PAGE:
A Separate Chinese Market:
The China Banking and Regulatory Commission (CBRC) issued the Guidelines on Secure and Controllable Information Technology that the Banking Industry Should Use (2014-15) (Guidelines). The Guidelines have raised substantial concern among both foreign-owned financial institutions and foreign software and hardware suppliers to financial institutions in China.
U.S. technology trade groups, for example, have pressured the U.S. government to work with the Chinese government to halt or temper implementation of the Guidelines, and the U.S. Chamber of Commerce and industry associations presented a letter to the Party Committee on Cybersecurity calling for urgent dialog on the Guidelines. Despite these actions, several U.S. based suppliers, including Cisco and Apple, reportedly have recently been removed from the list of approved suppliers to state entities.
The Guidelines follow on earlier CBRC guidelines issued in 2009 and a CBRC opinion issued last year. They require financial institutions to implement “secure” and “controllable” information technology to improve information security in the banking sector.
Regarding securing information, banks and other financial institutions are required to file the source code of software (including operating systems, database software and middleware) they own or license with a special department that was established by the CBRC to manage implementation of information technology regulations. Related intellectual property rights must be registered in China, and, to be controllable, technology information products should be manufactured in China when possible. Foreign suppliers must also establish an R&D center in China. Further, encrypted components may require an encryption license, which is difficult or impossible to obtain for a foreign product.
U.S. suppliers will have difficulty complying with many requirements of the Guidelines, such as disclosing source code, due to concerns about privacy, loss of control over proprietary technology and potential conflicts with U.S. law. The Guidelines do not include substantial detail, and it is not clear how implementation will in fact play out, but it is clear suppliers must comply because financial institutions in China will be required to reject bids from suppliers that do not.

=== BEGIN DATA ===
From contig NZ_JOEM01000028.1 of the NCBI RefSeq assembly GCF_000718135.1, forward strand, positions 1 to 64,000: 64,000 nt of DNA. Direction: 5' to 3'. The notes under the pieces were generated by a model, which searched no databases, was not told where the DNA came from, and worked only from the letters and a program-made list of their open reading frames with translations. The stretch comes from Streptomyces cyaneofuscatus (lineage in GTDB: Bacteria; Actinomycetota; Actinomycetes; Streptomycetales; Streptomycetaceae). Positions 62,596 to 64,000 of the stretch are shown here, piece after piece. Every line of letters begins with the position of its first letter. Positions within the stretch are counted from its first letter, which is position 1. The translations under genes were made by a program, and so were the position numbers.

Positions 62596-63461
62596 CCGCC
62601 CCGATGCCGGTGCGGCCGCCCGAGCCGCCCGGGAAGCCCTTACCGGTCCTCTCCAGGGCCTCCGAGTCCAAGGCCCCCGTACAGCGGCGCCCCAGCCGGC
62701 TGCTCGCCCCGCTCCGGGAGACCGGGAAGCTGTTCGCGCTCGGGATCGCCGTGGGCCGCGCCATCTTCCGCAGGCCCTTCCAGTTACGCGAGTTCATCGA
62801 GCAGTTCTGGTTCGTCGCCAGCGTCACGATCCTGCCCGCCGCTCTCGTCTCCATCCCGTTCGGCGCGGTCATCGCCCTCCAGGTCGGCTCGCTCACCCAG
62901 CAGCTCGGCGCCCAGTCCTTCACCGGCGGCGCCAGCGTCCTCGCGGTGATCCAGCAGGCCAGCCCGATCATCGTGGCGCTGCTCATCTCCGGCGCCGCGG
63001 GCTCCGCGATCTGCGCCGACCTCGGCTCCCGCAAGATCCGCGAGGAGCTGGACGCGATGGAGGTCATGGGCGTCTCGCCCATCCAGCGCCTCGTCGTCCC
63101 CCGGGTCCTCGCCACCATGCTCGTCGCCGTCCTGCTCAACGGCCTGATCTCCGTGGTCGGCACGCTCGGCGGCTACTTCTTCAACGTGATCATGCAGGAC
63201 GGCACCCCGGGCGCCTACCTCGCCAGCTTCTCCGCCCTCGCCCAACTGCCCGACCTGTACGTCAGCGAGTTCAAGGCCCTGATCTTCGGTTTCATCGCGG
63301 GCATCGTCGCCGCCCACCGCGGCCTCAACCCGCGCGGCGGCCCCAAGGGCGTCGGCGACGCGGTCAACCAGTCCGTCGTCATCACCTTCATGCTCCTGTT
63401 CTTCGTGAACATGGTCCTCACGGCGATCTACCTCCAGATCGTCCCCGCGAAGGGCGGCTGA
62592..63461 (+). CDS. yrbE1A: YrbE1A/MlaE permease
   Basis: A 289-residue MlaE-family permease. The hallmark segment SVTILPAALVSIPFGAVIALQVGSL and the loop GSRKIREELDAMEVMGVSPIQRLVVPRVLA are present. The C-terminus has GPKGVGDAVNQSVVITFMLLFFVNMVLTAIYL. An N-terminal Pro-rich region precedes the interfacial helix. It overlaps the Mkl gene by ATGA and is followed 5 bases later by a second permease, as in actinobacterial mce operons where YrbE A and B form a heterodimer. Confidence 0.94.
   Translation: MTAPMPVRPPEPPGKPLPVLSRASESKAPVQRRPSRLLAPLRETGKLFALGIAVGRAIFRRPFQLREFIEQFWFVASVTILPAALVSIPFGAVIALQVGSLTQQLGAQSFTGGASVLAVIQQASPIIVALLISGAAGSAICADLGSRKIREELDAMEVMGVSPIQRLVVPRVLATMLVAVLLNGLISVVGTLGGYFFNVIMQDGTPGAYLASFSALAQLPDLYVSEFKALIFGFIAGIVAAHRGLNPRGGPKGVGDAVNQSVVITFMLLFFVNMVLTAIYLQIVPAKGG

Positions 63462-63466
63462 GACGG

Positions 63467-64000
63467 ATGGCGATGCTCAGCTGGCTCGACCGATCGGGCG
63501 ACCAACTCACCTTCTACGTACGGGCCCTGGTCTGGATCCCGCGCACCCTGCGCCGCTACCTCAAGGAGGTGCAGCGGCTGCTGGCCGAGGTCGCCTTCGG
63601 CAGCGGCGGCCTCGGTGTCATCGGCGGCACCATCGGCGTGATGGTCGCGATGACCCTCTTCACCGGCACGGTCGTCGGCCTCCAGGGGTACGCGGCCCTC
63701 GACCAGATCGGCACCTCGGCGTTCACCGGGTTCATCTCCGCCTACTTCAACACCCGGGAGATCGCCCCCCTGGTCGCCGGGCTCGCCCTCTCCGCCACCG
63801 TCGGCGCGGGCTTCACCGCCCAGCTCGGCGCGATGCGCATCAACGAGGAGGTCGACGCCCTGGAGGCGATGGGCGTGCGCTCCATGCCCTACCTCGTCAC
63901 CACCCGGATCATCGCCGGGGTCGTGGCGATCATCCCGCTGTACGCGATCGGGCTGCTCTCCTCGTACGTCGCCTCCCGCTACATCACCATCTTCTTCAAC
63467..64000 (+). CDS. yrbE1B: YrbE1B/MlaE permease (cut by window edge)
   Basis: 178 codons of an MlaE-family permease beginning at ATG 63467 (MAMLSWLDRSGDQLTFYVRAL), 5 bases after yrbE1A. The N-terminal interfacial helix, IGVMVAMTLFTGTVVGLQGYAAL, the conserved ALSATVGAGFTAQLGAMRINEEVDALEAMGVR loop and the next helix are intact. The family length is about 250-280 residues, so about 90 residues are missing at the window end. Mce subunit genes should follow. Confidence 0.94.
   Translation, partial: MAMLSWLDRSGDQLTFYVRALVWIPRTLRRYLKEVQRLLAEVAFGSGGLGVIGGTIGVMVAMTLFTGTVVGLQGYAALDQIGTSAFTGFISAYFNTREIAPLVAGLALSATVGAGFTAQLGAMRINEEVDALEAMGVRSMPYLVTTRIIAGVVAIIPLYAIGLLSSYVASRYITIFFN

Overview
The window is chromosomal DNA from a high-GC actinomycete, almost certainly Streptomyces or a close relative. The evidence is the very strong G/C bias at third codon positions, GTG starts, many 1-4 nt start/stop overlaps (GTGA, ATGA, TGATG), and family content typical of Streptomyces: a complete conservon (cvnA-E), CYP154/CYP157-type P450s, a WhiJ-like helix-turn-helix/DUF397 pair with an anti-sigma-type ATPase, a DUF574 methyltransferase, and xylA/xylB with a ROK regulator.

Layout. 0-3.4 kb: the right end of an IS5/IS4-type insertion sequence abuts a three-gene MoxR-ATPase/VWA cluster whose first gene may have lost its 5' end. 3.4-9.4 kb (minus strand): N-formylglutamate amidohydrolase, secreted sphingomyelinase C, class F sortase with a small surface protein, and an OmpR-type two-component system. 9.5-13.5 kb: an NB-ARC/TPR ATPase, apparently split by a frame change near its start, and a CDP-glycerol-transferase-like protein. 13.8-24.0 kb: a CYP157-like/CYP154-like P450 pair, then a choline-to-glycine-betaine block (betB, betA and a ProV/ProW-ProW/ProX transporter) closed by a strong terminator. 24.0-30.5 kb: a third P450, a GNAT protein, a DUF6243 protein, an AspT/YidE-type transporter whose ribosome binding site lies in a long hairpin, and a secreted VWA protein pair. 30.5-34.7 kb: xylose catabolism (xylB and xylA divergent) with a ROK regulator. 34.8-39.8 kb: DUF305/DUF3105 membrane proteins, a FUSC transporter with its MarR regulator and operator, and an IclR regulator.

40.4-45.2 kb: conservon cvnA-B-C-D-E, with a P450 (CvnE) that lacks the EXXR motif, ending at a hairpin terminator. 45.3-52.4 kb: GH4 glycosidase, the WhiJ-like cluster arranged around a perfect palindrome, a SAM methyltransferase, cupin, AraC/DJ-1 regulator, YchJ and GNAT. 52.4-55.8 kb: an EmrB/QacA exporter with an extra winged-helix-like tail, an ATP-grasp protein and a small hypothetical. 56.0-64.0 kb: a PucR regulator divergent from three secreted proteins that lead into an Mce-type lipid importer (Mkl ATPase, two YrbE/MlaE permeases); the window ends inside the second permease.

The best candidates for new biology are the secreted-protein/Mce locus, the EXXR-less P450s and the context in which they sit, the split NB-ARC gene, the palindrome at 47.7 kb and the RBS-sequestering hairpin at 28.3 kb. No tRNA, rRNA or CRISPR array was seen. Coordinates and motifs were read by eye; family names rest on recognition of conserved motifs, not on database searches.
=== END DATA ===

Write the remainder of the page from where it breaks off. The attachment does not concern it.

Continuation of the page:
Despite the lack of detail, financial institutions must submit a strategic plan by March 15 for carrying out the tasks assigned to them in the Guidelines. In other instances, industry regulators have required regulated parties to file applications before detailed regulations were published, and the CBRC may be following the same pattern.
The Guidelines can be seen as part of China’s ongoing effort since the early 1980s to “absorb” and localize foreign technology and, more recently, to promote local industry champions. Some commentators consider this to be the main purpose of the Guidelines – an instance of protectionism, advantaging local companies over foreign competitors. However, China, like other countries, clearly has serious and legitimate concerns about cybersecurity, and they appear to be the main driver behind the Guidelines.
This is a worrying trend for companies in other high-tech industries that are likely to be targeted next for enhanced regulation. In protecting its legitimate interests, China in effect is moving toward a ”China zone”, isolated from the rest of the world by restrictive legislation and the so-called “Great Firewall”. Foreign software, hardware and Internet service providers may find they must further localize businesses that are in inherently multinational in order to stay in the important China market.
If you have questions or would like assistance complying with new regulations in China, please contact Allan Marson at firstname.lastname@example.org or +1 408-738-0592 #719 for a complimentary consultation.